In 1943, after the tides of war had begun to turn against the Japanese, pistols became a military issued rather than privately purchased item. This was due to the fact that the supply of foreign built pistols had been cutoff by the allies. Thus most soldiers lost the choice of which sidearm they would carry and Type 94s were handed out as fast as they could be shipped to the frontlines. 1943 and 1944 were still high production years, but it was during this time that quality control and fit and finish began to seriously decline. Most examples manufactured in 1945 did not even leave the Home Islands as Japan was fighting a purely defensive war at that point.

Soldiers generally speaking liked the T94, but it should be kept in mind that the role of the pistol in the Japanese military was as a self-defense or secondary weapon. It was usually carried, but seldom fired. When one was fired, it was normally at a close range target. It was often little more than a badge of office and many still preferred to use the sword in hand to hand combat. Thus a pistol was mostly valued for its lightweight and small size.

During the long war in Asia, many of these pistols were captured by enemy combatents and reissued to be used against those who originally made them. Type 94s could be found in military and police arsenals as late as 1960, in China, Korea, and Thailand. The Japanese themselves officially retired it in 1945 with the end of hostilities. It was never a prolific firearm and its design had little to no influence on future handguns.

Design Changes:
Many small design changes were made to the Type 94 during its production run. Most all were aimed at time and cost savings. The most well known alteration to the design was the switch from bakelite grips to walnut near the end of the war, but there were others as well. Here is a timeline of changes, given in Showa dates. The first two digits represent the year starting with 10 = 1935 and ending with 20 = 1945. The second number(s) after the dot indicate the month: 1- 12 = January through December.
10.6 - serial production began.
11.12 - Nambu Ju Seizosho became Chuo Kogyo at Kokubunji, manufacturer's markings changed accordingly.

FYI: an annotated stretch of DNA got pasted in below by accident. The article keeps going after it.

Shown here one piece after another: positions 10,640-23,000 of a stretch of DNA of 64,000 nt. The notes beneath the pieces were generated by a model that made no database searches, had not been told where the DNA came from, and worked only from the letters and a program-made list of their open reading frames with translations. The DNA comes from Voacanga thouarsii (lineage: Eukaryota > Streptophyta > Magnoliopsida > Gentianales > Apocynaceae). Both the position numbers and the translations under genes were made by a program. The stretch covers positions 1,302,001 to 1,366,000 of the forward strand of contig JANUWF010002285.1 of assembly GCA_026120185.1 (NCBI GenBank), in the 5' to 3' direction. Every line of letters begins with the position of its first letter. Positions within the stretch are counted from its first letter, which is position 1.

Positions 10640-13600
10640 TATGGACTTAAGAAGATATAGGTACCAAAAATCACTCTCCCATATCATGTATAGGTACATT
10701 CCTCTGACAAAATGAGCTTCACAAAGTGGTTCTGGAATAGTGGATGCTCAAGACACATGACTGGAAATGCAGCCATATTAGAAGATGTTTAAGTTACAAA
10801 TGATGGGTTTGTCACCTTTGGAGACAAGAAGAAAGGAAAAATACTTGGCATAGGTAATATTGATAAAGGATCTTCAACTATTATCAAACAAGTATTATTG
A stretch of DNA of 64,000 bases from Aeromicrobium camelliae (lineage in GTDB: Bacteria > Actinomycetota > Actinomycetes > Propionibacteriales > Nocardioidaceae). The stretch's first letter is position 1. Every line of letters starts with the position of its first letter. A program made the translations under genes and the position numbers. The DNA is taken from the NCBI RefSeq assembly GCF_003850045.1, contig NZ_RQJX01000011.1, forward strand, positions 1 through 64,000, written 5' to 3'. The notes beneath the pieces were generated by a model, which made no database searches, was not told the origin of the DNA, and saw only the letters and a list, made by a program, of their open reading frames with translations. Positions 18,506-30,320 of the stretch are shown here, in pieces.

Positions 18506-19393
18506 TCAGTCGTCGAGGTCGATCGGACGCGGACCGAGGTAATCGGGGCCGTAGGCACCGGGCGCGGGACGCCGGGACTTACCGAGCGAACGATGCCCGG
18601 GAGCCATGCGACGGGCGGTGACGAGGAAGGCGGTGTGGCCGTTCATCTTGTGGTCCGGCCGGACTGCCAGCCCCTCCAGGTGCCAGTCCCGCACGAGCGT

12.7 - Magazines received a reinforcing ridge stamped into the bottum of their floorplates to add strength.
12.11 - The checkering on the bakelite grips was changed. Originally, the checkering consisted of many small diamonds in a fine pattern. The pattern was changed to one with quite large diamonds in a coarse pattern, to make a better gripping surface and to strengthen the panels themselves.
14.4 - Sometime during the early to mid part of the 14th year, the checkering's pattern was again changed to something in between the fine and coarse styles. this pattern would remain the standard for the bakelite grips.
15.xx - First Type 94 production increase in preparation for possible war with more nations.
15.4 - First round of major changes to the design. The front of the frame and front lower part of the slide ceased to be machined round and thin. The portion of the frame under the barrel went from 15mm wide to 18mm. This change eliminated several milling steps, saving time and labor. It in no way impacted the pistol's performance as the machined undersection was only a cosmetic feature.
15.4 - At roughly the same time, the rear portion of the searbar was changed. The original design had a raised triangular section on the end, which was flush with the raised part of the frame in the back. After this time, the raised area on the sear would disappear. It is not known exactly why this change took place, but most likely to save on machining time again.
16.xx - In a nationalistic gesture, the government declared that no longer would Latin (i.e. English) characters be allowed on military firearms. Only Japanese Kanji was to be used from that point onward.
17.xx - The second Type 94 production increase went into effect after open war with the United States began.
17.1 - The finish used on magazines was changed. Up until this point, all were nickled and after it, all were blued.
18.10 - This is a highly estimated date, as there was no exact time when the change went into effect, but by the end of the 18th year, the small parts such as trigger, safety, and magazine release were being blued. Previously, these parts were a golden straw colour from the heat treating process. This was really only a cosmetic change, but again did save a bit of time during the manufacturing process.
19.7 - This is the change that is most commonly known about the Type 94. Around this time, the checkered bakelite grip panels were replaced by simple plain slab-sided wooden ones made from lightly lackered walnut.
19.8 - The lanyard ring was made slightly larger. It is uncertain why this change was implemented.
19.8 - The follower on the side of the magazine used to assist in loading was changed from a ridged rectangle with a slot at the bottum, to a simple round checkered button.
20.1 - Towards the end of the month, the 'squareback' cocking knob was introduced. Basically this was a bolt that did not have the rounded and indented part of it's rear fully machined. Instead, it was left square and with simple vertical ridges on the sides.
20.2 - The rear sight was simplified going from a pair of L shaped raised sections facing each other, to two simple squares.
20.4 - Starting around this time, some pistols were produced with 'short grips.' The grip screw was moved higher on the frame to allow for smaller pieces of wood to be used as grip panels. The actual length of the grip frame and magazine well did not change.